A devastating second wave of coronavirus in India has seen hospitals and crematoriums overwhelmed and widespread shortages of oxygen and medicines.
Here’s a visual guide to what is happening and what the authorities are doing about it.
There have been record numbers of cases and deaths
Case numbers and deaths in India are continuing to rise fast, fuelled by a new variant.
The country recorded the world’s highest single-day total on Thursday.
But the true numbers of cases and deaths are likely to be higher than the numbers provided by authorities, with many people avoiding testing or struggling to access it. Many deaths in rural areas also go unregistered.
Testing is increasing, but so too are the number of positive results.
Last year, the World Health Organization recommended countries needed to get the positive test rate below 5% for at least two weeks before considering easing restrictions. The rate in India is now around 20%.
A high percentage of positive tests suggests high infection rates and the likelihood of many more people in the community with coronavirus undetected, according to Johns Hopkins University.
In total, India has confirmed more than 18 million infections and 200,000 deaths. Virologists say they expect the rate of infections to continue to increase for another two to three weeks.
There are very few critical care beds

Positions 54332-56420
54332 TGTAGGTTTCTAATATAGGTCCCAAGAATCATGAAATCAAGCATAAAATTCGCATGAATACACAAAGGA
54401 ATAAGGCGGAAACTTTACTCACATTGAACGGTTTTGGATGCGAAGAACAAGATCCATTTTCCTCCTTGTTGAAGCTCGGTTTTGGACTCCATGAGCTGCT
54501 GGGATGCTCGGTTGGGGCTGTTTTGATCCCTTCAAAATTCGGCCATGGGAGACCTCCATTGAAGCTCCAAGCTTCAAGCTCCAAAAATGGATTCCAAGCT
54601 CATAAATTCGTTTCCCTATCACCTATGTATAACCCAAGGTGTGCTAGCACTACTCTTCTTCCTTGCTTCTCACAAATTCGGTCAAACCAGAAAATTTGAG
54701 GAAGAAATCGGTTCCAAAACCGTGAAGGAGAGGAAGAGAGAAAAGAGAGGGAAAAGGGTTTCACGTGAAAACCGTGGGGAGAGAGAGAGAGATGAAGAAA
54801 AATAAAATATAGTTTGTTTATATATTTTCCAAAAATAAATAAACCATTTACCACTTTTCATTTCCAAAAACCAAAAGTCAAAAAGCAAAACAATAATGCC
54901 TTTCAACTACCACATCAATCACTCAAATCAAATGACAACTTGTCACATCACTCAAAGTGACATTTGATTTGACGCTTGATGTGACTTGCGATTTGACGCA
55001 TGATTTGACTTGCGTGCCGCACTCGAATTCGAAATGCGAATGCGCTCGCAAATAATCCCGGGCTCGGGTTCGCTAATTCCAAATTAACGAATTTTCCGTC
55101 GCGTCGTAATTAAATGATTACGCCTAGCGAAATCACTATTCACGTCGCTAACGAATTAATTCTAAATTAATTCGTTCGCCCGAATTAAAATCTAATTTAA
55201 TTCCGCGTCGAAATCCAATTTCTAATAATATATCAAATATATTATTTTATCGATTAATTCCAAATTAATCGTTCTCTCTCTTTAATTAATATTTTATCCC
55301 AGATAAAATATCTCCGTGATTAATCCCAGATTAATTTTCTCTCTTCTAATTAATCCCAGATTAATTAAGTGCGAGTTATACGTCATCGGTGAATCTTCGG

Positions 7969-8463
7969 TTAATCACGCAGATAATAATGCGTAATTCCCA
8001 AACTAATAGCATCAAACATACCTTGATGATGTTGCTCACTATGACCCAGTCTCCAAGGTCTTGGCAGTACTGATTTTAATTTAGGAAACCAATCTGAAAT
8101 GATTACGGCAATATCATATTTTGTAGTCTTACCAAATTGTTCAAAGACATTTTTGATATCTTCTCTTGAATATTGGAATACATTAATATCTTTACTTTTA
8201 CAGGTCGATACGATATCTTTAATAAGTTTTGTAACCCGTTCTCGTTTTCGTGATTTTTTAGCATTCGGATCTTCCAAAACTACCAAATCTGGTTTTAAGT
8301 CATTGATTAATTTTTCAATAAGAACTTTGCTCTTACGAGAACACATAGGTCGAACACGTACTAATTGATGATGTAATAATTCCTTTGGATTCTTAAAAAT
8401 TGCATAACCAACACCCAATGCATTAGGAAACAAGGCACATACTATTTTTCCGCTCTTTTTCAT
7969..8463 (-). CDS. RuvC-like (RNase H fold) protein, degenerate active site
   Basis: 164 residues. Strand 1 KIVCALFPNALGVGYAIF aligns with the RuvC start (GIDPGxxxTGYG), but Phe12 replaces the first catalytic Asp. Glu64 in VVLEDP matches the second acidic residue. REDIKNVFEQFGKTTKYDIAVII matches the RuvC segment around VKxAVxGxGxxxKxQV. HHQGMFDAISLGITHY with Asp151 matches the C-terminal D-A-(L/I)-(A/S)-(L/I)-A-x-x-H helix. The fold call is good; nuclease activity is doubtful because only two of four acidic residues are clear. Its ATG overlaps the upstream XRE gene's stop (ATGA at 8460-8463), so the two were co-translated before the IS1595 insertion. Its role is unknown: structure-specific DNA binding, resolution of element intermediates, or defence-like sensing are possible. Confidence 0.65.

The country has a chronic shortage of space on its intensive care wards, with many patients’ families forced to drive for miles to try to find a bed for their loved one.
In Delhi – a region of about 20 million people – hospitals are full and are turning away new patients.
Doctors have described how people are dying on the streets outside hospitals as the country struggles to cope.
Some streets outside medical facilities have become crowded with the seriously ill, their loved ones trying to arrange stretchers and oxygen supplies for them as they plead with hospital authorities for a place inside.
“We have been roaming around for three days searching for a bed,” one man told Reuters news agency as his wife sat immobile on the pavement.
On Monday, the government announced military medical infrastructure would be made available to civilians and retired medical military personnel would be helping out in Covid health facilities.
There’s a shortage of oxygen
Hospitals across India are also experiencing oxygen shortages, with some forced to put up signs warning of a lack of supplies.
The country now has the greatest demand for oxygen out of all other low, lower-middle and upper-middle-income countries, according to the PATH Oxygen Needs Tracker.
Demand has been growing between 6%-8% each day, according to PATH, an organisation that works with global institutions and businesses to tackle health problems.
Dr Harjit Singh Bhatti, who works on a Covid ward of Delhi’s Manipal Hospital, described watching people gasping for air in the street like “fish out of water”.
“They are not getting oxygen and they are dying on the roads,” he said.
Typically, healthcare facilities consume about 15% of oxygen supply in India, leaving the rest for industrial use.
But amid India’s second wave, nearly 90% of the country’s oxygen supply – 7,500 metric tonnes daily – is being diverted for medical use, according to Rajesh Bhushan, a senior health official.